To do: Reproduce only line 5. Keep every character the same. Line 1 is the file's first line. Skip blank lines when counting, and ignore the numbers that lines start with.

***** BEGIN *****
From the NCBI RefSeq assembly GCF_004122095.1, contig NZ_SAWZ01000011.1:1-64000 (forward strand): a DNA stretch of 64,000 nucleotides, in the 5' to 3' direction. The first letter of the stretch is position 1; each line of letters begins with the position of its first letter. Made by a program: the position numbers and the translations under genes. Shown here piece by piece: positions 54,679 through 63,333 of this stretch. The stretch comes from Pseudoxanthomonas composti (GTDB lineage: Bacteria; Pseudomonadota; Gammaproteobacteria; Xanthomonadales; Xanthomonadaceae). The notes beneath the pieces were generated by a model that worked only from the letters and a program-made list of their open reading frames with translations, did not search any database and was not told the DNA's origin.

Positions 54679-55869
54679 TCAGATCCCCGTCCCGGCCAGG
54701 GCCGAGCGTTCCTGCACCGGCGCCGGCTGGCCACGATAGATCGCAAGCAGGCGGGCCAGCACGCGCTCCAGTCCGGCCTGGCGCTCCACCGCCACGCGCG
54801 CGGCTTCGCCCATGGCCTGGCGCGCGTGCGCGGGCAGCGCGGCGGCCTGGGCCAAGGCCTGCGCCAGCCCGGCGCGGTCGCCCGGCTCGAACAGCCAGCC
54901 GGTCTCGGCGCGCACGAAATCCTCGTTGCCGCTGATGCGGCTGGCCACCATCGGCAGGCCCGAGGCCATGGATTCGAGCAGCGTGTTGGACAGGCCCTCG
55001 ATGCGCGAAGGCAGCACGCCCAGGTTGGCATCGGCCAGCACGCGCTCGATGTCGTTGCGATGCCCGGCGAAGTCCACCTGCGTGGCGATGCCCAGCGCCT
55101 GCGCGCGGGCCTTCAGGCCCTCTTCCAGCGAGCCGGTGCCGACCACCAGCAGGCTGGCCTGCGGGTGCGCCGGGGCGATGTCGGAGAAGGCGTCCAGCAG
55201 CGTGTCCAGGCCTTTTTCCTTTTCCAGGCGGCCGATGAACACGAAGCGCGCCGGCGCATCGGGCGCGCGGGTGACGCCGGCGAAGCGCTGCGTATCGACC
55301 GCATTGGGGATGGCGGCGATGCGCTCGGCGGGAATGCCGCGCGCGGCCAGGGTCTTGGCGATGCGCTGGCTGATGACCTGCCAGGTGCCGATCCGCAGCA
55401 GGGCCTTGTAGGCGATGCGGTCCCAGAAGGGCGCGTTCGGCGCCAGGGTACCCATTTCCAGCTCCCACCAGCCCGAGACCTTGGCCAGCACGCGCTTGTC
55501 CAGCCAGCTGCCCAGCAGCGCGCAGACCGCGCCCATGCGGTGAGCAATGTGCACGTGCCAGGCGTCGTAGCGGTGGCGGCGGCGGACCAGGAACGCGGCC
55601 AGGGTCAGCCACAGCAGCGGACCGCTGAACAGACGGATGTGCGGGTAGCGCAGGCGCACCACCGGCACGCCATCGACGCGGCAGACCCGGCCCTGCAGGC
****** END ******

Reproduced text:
54801 CGGCTTCGCCCATGGCCTGGCGCGCGTGCGCGGGCAGCGCGGCGGCCTGGGCCAAGGCCTGCGCCAGCCCGGCGCGGTCGCCCGGCTCGAACAGCCAGCC